Photo by Deo

They focus on two groups of monkeys with around 80 to 90 monkeys per group. However, the groups like to live in a very small area in the bamboo zone and you cannot count them all at once. The only time a researcher can observe how many there are in a group is when the group crosses a clearing or a stream. The group will file out one by one across the stream and a tracker has to be quick to count them all as they cross.

Photo by Deo

Slain Golden MonkeysIn the long term study of the monkeys, Deo is looking at 8 behaviours: feeding, moving, resting, playing, grooming, vocalisation, fighting / aggression and copulation. The results of these studies may shed light on why the Ugandan side of the park has recorded a decline in the Golden Monkey groups at a whopping 40%!  Deo has many theories as to why this may be that he wants to test in the future.  He thinks the harvesting of bamboo and climate changes have contributed to loss of their habitat.  There is also a strange lack of babies in the groups despite the fact that there is no lack of copulation or females.

 

Antelope

Herd of BuffaloDeogratias’ next project entails the study of large mammals in the Volcanoes National Park with the support from the Protected Area Biodiversity Project. Deo is focusing on the buffalo, antelopes, duikers and, sometimes on a rare occasion, elephants.  Large Mammals is a group that is the most heavily hunted for bush meat and it is a good index of the overall conservation status.  Tourists who come to see them are an added bonus as well.  The point of the conservation project is to maintain the current population, assess the importance of the different vegetation zones and compare findings to research done in 2003 and 1991.

 

Butterflies

Butterfly

 

Finally, Deo’s latest project is the Invertebrate Conservation Project with the butterfly as its model.  This project is still just a skeleton and will study the importance the conservation area provides for the invertebrates.  Hopefully, like the gorillas, the butterflies will become something tourists, as well, could be able to come to the Virungas to enjoy.

 

While Deogratias loves animals and works towards preserving them, it is very hard to find funds to train and staff people needed for project teams.  Insecurity in the Democratic Republic of Congo also makes it hard to find funding for that side of the park so animals are left helpless if they move across the border.  Deo’s enthusiasm for his projects is very energizing.  I know one thing for sure; he will always try to find new and exciting ways to save the animals he cares so deeply about.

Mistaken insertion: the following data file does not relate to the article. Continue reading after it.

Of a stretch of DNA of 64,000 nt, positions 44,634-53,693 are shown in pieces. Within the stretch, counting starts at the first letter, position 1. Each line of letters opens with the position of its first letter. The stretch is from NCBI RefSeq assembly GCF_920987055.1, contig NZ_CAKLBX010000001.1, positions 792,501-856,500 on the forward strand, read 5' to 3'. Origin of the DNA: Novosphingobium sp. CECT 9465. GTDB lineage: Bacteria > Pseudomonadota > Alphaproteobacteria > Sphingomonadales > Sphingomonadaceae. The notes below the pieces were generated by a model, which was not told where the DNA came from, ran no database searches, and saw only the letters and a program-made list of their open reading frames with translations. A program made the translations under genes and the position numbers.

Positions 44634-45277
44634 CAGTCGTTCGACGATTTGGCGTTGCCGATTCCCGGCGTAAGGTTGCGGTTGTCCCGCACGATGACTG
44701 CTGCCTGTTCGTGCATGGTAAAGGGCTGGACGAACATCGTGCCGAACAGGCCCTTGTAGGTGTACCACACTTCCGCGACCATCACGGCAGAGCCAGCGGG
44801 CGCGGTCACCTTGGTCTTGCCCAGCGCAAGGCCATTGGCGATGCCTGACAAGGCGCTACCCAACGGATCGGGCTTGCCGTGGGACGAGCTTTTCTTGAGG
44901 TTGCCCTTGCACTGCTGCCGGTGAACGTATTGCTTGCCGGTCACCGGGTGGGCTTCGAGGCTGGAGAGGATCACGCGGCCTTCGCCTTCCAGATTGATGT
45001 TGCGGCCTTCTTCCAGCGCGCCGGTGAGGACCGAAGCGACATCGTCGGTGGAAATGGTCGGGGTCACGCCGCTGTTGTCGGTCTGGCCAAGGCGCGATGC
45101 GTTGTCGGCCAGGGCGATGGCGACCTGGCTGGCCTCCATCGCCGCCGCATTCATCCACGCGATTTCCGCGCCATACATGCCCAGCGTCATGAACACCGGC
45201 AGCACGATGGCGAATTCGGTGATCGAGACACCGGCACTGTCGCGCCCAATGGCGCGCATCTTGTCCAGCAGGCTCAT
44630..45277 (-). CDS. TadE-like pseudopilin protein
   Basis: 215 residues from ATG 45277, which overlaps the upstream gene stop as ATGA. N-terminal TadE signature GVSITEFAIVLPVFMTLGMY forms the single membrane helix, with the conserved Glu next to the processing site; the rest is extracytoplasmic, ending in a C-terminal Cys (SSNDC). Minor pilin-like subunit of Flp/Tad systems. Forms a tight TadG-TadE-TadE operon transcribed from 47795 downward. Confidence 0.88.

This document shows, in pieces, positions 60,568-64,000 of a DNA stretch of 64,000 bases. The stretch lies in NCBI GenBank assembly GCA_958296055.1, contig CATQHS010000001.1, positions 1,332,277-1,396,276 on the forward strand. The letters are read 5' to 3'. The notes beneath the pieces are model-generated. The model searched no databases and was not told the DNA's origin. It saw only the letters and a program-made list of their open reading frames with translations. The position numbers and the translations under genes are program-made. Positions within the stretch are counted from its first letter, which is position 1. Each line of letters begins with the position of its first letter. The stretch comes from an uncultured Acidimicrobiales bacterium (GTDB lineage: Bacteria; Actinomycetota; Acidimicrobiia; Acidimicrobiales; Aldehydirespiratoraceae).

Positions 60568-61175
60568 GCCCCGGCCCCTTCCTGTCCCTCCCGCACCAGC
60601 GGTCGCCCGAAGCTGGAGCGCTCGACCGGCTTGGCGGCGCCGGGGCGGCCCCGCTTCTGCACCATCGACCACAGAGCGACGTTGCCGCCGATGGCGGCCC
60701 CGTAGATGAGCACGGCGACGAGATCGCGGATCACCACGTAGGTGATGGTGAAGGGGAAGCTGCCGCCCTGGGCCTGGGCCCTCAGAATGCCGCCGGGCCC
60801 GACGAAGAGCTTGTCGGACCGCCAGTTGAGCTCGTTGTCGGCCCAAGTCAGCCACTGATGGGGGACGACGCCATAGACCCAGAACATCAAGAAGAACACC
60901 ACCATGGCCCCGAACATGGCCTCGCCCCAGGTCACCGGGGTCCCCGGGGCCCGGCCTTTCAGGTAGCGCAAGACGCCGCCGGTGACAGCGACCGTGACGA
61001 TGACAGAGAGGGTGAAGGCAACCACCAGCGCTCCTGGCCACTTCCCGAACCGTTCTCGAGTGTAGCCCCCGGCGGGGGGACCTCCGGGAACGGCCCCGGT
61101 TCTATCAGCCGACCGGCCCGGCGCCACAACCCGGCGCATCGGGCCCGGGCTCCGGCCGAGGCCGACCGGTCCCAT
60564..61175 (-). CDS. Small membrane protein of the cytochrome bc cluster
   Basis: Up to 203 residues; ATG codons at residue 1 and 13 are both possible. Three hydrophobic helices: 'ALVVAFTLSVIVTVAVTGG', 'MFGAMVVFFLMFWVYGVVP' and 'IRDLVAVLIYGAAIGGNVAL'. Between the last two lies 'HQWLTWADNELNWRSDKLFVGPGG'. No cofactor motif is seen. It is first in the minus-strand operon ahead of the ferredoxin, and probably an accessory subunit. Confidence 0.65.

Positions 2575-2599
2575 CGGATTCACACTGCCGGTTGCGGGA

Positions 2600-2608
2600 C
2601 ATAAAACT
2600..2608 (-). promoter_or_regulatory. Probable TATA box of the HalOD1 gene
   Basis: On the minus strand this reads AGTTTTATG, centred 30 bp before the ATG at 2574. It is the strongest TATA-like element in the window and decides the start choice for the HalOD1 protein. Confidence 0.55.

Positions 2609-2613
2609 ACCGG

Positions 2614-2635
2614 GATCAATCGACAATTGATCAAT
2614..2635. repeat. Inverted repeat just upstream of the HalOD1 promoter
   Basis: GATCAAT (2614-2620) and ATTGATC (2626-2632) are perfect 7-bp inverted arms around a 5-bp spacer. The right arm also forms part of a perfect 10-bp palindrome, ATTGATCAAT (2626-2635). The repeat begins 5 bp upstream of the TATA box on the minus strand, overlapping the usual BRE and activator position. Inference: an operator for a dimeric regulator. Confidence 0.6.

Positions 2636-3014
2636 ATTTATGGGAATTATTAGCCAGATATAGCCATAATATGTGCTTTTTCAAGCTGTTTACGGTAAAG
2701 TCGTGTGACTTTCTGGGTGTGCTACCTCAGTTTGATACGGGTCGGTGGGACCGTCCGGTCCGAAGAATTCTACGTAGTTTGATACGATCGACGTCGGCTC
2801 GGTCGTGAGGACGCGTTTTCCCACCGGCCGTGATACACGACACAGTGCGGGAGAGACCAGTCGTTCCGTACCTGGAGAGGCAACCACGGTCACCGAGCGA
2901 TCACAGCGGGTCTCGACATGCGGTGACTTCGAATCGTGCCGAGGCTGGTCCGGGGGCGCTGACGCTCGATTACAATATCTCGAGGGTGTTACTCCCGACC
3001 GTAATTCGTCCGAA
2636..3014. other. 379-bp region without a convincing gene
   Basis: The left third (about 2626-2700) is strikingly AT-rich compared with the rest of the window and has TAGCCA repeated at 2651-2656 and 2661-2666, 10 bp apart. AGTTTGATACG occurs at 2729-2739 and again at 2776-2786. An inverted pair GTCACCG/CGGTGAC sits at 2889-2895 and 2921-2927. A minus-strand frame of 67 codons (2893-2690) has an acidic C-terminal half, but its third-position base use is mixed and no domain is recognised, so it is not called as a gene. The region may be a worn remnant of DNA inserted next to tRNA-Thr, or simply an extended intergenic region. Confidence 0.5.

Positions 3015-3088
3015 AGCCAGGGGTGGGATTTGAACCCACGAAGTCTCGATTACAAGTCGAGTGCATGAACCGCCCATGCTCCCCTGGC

Photos by Deogratias, Antelopes photographed by Veronica Vecellio

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Bisate School

“Muzungu! Muzingu!” all the children shouted as I arrived at the primary school in Bisate. My guide today, Joseph Karama, the manager of the Education Program for Dian Fossey Gorilla Fund international, turned to me and said, “Do you know what they mean? They are shouting: White person! White person!”  When travelling, most people resent the fact that locals will always treat them as an outsider and always will consider them as much  no matter how well they assimilate into the culture. I’ve felt this way many a time before but have come to accept the fact that my pale skin and blond hair makes me stick out like a sore thumb.

 Bisate kids

The kids swarmed us as we got out of the truck to meet the director of the school, Ndayambate Michel.  The school was split between several small buildings that housed the classrooms. It was built in 1972 by the ministry of education and provides schooling for 1,700 children, but until recently had few resources and poor sanitation.  There were only six toilets for the students and teachers to share, which meant there was one toilet for around 285 people.  The Dian Fossey Gorilla Fund International has since funded 25 more toilets, bringing the number of people sharing a toilet down to 55.  This number is still high and there are plans to add more in the future once enough funding can be secured.

 New toilets

 

 

 

 

 

 

Water Tank

 

In addition, the Fund installed two water tanks last year. Water is hard to acquire around this area and the conditions are therefore very unsanitary.  These tanks collect and store rain water. This is very useful, since the area gets a great deal of rain throughout the year.

 

Fifth Grade